The team behind the pioneering Trase supply chain transparency and sustainability platform will today unveil a raft of new capabilities and expanded platform coverage. At a meeting on the margins of the Tropical Forest Alliance 2020 General Assembly in Brasília, Toby Gardner, Javier Godar and Stephen Fick will join colleagues from the Global Canopy Programme and other Trase partners to launch the upgrades, in the process kicking off a five-year programme in Latin America.
Trase is a powerful online sustainability platform that draws on vast sets of production, trade and customs data to produce detailed maps of the flows of globally traded commodities that have been linked to tropical deforestation. Reconstructing supply chains from the specific production areas right through to the consumer countries, identifying the traders and other actors along the way, and linking flows to data on deforestation and other impacts, Trase provides unprecedented power to monitor and improve supply chain sustainability and achieve deforestation commitments.
While the original beta version of Trase launched in November 2016 at COP22 in Marrakech covered only soy from Brazil, the platform now includes maps of exports from Paraguay and Argentina, as well as even better mapping of Brazilian flows. New data also cover exports of beef. There have also been significant improvements to the user interface that make it easier than ever to explore deforestation risk along the supply chains. Finally, users will for the first time be able to download the Trase data.
“We see Trase as the start of a data-driven revolution in supply chain transparency” said Godar, one of the platform’s founders. “By revealing links between supply chain actors and producer regions for the entire exported crop, it can help catalyse improvements across the board: in production practices, procurement and investment policies and the governance of supply chains by both producer and consumer governments.”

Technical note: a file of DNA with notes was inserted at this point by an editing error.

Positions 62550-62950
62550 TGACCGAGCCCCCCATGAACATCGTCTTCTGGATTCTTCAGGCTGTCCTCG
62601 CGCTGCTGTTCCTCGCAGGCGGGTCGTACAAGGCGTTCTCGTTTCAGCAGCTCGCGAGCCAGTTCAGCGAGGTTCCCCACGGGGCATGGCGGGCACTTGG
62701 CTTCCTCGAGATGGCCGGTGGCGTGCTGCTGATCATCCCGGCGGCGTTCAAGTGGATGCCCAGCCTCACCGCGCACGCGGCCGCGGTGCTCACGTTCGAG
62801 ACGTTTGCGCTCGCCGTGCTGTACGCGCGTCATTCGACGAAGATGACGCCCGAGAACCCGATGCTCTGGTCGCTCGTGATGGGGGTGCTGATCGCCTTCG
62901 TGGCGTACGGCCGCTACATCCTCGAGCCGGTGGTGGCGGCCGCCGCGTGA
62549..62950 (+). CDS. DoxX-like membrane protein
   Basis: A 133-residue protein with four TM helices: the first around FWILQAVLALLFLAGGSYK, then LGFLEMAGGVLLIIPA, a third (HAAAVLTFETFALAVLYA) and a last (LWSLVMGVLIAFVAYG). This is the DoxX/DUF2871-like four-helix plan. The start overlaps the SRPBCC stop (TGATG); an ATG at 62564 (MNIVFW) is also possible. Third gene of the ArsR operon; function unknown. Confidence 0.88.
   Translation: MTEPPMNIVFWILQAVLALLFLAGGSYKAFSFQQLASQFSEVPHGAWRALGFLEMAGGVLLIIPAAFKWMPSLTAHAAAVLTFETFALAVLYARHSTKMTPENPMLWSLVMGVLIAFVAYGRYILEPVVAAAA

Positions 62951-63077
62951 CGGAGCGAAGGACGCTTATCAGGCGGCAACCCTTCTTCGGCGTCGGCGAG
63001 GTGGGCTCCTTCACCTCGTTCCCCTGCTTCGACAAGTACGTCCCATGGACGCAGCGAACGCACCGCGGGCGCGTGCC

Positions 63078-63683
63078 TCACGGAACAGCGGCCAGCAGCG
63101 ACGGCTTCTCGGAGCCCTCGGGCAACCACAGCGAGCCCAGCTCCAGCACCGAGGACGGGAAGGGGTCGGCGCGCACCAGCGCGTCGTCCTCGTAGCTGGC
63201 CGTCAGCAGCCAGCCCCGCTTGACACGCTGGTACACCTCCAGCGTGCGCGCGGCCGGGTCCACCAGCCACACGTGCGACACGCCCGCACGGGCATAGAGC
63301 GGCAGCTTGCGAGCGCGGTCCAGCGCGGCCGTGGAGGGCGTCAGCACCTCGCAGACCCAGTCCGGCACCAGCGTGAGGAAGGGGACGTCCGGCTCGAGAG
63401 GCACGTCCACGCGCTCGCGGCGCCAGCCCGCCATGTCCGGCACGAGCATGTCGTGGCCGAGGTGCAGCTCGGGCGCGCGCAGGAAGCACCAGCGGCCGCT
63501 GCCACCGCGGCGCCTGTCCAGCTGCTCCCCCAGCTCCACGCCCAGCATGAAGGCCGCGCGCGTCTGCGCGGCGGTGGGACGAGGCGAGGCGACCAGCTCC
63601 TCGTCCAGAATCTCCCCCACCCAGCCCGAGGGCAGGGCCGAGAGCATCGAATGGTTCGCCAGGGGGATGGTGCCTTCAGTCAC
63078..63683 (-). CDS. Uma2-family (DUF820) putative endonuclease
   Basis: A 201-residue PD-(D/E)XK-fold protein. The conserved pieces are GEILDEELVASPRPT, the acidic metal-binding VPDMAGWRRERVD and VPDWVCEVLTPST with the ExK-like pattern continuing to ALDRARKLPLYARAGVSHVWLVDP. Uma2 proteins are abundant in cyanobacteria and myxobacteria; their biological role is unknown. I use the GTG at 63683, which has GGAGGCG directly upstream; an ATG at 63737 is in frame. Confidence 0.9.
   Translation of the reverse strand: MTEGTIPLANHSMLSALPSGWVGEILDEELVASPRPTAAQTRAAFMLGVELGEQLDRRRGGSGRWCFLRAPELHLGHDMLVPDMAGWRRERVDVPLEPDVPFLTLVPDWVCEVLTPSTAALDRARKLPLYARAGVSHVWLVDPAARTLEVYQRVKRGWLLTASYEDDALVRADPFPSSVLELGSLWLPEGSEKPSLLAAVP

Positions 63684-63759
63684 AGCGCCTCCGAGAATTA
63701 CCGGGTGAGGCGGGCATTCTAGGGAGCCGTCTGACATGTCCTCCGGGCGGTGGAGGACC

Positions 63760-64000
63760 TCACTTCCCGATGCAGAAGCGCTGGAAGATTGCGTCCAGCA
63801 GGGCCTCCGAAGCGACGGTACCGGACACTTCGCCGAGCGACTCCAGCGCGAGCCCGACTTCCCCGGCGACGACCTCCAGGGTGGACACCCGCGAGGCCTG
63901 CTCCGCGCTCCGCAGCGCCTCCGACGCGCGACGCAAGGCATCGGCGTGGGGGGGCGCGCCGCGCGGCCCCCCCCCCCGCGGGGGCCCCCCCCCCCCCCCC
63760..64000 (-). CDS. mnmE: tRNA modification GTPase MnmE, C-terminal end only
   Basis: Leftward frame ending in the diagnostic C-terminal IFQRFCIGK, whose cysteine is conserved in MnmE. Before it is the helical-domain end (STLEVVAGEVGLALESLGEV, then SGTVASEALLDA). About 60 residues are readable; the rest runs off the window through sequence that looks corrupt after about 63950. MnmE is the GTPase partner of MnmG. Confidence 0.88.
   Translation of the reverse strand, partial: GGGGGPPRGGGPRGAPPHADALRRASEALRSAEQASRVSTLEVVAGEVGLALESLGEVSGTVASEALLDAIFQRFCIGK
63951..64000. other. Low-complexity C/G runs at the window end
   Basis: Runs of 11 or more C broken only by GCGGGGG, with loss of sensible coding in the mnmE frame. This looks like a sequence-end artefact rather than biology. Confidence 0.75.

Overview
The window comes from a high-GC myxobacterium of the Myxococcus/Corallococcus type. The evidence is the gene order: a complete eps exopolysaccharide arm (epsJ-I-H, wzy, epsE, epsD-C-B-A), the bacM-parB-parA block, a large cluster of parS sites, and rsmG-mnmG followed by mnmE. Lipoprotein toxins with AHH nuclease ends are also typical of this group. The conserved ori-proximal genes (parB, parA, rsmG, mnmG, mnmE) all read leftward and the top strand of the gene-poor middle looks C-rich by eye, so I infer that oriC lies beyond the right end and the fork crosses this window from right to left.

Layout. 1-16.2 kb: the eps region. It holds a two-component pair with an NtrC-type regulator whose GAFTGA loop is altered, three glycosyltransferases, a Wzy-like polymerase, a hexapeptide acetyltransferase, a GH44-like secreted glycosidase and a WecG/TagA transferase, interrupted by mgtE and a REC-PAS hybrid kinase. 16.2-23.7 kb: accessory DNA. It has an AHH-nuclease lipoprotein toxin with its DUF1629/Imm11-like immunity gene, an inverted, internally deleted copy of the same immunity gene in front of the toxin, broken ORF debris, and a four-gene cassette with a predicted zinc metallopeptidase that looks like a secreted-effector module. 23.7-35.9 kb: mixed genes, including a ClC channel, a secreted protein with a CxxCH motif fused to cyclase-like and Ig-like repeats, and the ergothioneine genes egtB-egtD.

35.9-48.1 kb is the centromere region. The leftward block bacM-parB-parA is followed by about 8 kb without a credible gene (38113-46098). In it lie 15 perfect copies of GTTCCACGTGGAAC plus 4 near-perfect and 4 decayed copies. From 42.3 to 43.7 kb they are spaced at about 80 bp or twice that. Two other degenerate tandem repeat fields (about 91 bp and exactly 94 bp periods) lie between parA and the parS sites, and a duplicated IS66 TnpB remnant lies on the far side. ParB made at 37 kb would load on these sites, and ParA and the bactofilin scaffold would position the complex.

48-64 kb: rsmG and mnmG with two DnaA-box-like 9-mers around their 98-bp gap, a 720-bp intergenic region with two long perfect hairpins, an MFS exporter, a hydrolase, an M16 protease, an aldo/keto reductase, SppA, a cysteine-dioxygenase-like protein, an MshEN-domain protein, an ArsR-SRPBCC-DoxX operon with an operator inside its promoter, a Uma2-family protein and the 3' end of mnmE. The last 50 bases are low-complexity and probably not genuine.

Sarah Lake, Head of the Supply Chain programme at Global Canopy Programme, said: “For companies trying to live up to their sustainability commitments, opaque supply chains are a real obstacle. Today’s major release brings us a step closer to mapping all the major supply chains driving deforestation. The platform will expand further in the future, to include other major commodities including Brazilian timber and Indonesian oil palm. Over the next five years Trase aims to cover over 70% of total production in major forest risk commodities.”
- Soy – improved methods, more countries
- Supply chain map for Brazilian soy: more accurate, more years covered.
- First complete supply chain map for Paraguayan soy.
- New data on national exports of Argentinian soy, linking export facilities to consumers globally via international traders.
- Beef – introducing a new commodity to Trase
- Mapping of national-level beef exports from Brazil, Paraguay and Argentina, from export facilities to consumer countries.
- New data portal
- Giving users access to data on both supply chains and social and environmental indicators.
- Powerful filtering options – by producing country, commodity, company, country, year, and indicator.
- Facility to download the entire Trase dataset.
- Improved users interface
- More detailed factsheets on production regions and trading companies.
- Improved interactivity between the supply chain Sankey diagram and maps.
- New tutorial screencasts.
- Easier navigation with multiple entry points to the platform, alongside blog posts and media coverage.